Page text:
The school in Istanbul keeping the Uighur culture alive

The school in Istanbul keeping the Uighur language and culture alive
4 min read
06 August, 2021
Lokman Hira'i left Xinjiang to pursue further education in Turkey but instead opened up the first-ever Uighur school in Istanbul, with the mission of rescuing, reviving and creating a safe place to restore its cultural heritage.
The school in Istanbul has taught over 2,500 students since it was established [Tasnim Nazeer, The New Arab]

Lokman Hira'i, a 31-year-old self-taught teacher who left Xinjiang, to pursue further education in Turkey, started the first-ever Uighur school in Istanbul to rescue and revive the Uighur language. The idea to start a Uighur school in Istanbul came to Hir’ai when he realised that many Uighur children did not know about their own language and culture.

“I decided to stop the university I was going to in Istanbul and instead teach Uighur to children. At first, I told my friends around me about this decision and they supported me. We started the first Uighur language course with more than 10 students. Uighur parents who heard about the school began to bring their children to us,” Hir’ai told The New Arab.

There are currently 217 Uighur children studying at the school which also offers classes for Turkish, English, IT, sewing and driving lessons for adults. Hir’ai says he has taught over 2,500 students since the school’s inception.

The Chinese government has placed over 1 million Uighurs in concentration camps resulting in many children being put into orphanages and having to adopt the Chinese language

In 2001, China abolished the teaching of the Uighur language in schools and began intensifying its crackdown against its Uighur population.

“My childhood was spent in Xinjiang and I know the situation of the children there. Children must go to school but all the schools there teach in Chinese. The children are not even allowed to speak their mother tongue or practice their religion,” Hir’ai explains.

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The Chinese government has placed over one million Uighurs in concentration camps resulting in many Uighur children being put into orphanages, having to adopt the Chinese language and change their original Uighur names to Hans Chinese names.  

“Most of the Uighurs in our school came in the years between 2014 to 2016. The parents of most of those children are in Istanbul but a small number of children have no parents at all or only one parent. The parents of many of the children we teach are now in prison in China.”

Uighur's fleeing Chinese repression often leave behind many family members [The New Arab]
Uighur's fleeing Chinese repression are often forced to leave behind many family members [The New Arab]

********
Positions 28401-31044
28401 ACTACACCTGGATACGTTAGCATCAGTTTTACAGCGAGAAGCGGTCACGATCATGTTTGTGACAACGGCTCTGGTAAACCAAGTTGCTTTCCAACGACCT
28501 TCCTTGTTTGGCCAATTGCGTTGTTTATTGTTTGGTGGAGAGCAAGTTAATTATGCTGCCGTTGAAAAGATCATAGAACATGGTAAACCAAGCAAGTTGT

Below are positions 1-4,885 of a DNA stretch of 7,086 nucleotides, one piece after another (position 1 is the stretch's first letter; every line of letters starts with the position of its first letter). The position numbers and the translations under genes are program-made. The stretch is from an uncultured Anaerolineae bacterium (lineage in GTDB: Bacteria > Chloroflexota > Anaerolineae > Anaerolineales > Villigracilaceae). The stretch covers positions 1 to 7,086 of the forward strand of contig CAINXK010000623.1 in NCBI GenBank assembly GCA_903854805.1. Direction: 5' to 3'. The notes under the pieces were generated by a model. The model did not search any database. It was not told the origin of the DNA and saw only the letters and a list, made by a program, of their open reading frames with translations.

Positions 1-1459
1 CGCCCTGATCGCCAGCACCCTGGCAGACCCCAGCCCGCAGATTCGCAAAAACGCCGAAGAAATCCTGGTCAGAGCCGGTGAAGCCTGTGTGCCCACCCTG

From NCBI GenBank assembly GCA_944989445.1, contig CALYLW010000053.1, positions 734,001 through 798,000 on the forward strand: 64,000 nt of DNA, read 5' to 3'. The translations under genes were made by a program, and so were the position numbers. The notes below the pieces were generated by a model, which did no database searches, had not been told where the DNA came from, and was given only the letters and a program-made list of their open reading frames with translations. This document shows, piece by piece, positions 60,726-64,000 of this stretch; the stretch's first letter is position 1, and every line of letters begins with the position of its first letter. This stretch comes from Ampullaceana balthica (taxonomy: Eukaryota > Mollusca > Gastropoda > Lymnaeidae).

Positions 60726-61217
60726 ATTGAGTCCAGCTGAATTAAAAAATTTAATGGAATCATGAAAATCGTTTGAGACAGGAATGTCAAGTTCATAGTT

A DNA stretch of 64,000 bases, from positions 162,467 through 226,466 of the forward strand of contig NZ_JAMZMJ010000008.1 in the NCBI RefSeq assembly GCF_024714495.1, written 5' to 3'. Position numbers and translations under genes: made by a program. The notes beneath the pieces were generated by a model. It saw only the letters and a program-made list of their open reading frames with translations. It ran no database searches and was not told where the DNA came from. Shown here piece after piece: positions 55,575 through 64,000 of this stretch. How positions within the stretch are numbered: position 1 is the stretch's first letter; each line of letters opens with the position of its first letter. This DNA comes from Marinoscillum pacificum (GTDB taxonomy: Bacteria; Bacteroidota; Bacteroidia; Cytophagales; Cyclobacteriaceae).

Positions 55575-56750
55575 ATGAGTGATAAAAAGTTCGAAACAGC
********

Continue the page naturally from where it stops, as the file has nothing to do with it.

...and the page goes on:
Hira’i was originally born in Urumqi where he lived most of his life. His parents had come to visit him on a trip to Turkey and were unable to return to China due to the dangers posed on Uighurs, but they have not heard from any of their relatives back in Urumqi.

“I don’t know if they are dead or alive. My mother died of coronavirus last year. My dad is 79-years-old this year but he remembers his homeland every day. He looks away from the window missing his motherland and his other children there.”

Hir’ai believes that the persecution of Uighurs is due to a deliberate attempt to erase Uighur identity and culture.

“I think the Chinese government is slowly trying to eradicate the Uighur language and culture and to erase a nation called Uighur in the world. We are doing our best to protect all of this.”

Qutayba is a ten-year-old student at the Uighur school Hir’ai runs and arrived in Istanbul in 2016 with his father and three brothers.

With fears of the Uighur genocide reaching reaching new levels of systematisation, Uighur's able to flee are the lucky ones [The New Arab]
With fears of the genocide reaching new levels of systematisation, Uighur's able to flee are the lucky ones [The New Arab]

“My mother stayed in our hometown because she didn't get a passport but if we had waited for my mother, our safety may be threatened,” Qutayba told The New Arab.

Qutayba’s father has been working to support his sons whilst putting his children in the Uighur school and has now become an editor in Turkey.

The family found out that their mother was arrested for the last 14 years in Xinjiang and have no way of contacting her to find out about her wellbeing or whether she is alive.

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“I look at my mother's picture every day and miss her so much and long to meet her. I hope to save my mother. I always see her in my dreams, she hugs me and my brothers. I remember my parents when I see other kids waking on the street with their parents and I hope that I can walk with my parents like others altogether.”

Hira’i hopes that children like Qutayba will find solace and hope in preserving their real identity and ensuring that they have a better future ahead.

There are a number of missing Uighur children who have been separated from their parents, or vice versa after fleeing China and moving to Istanbul, but Hir’ai wants to see them all reunited once again.

“I hope that friends around the world will stand by the truth, recognise what China is doing as genocide. Uighur children abroad learn the language of the country in which they live but then they slowly forget their own language, but we will do our best to protect Uighur language (through this school).”

Tasnim Nazeer is an award-winning journalist, author, and Universal Peace Federation Ambassador. She has written for Al Jazeera, The Guardian, The Huffington Post, Middle East Eye, CNN, BBC, and others. She was awarded the FIPP the global network of media Rising Stars in Media Award 2018.

Follow her on Twitter: @tasnimnazeer1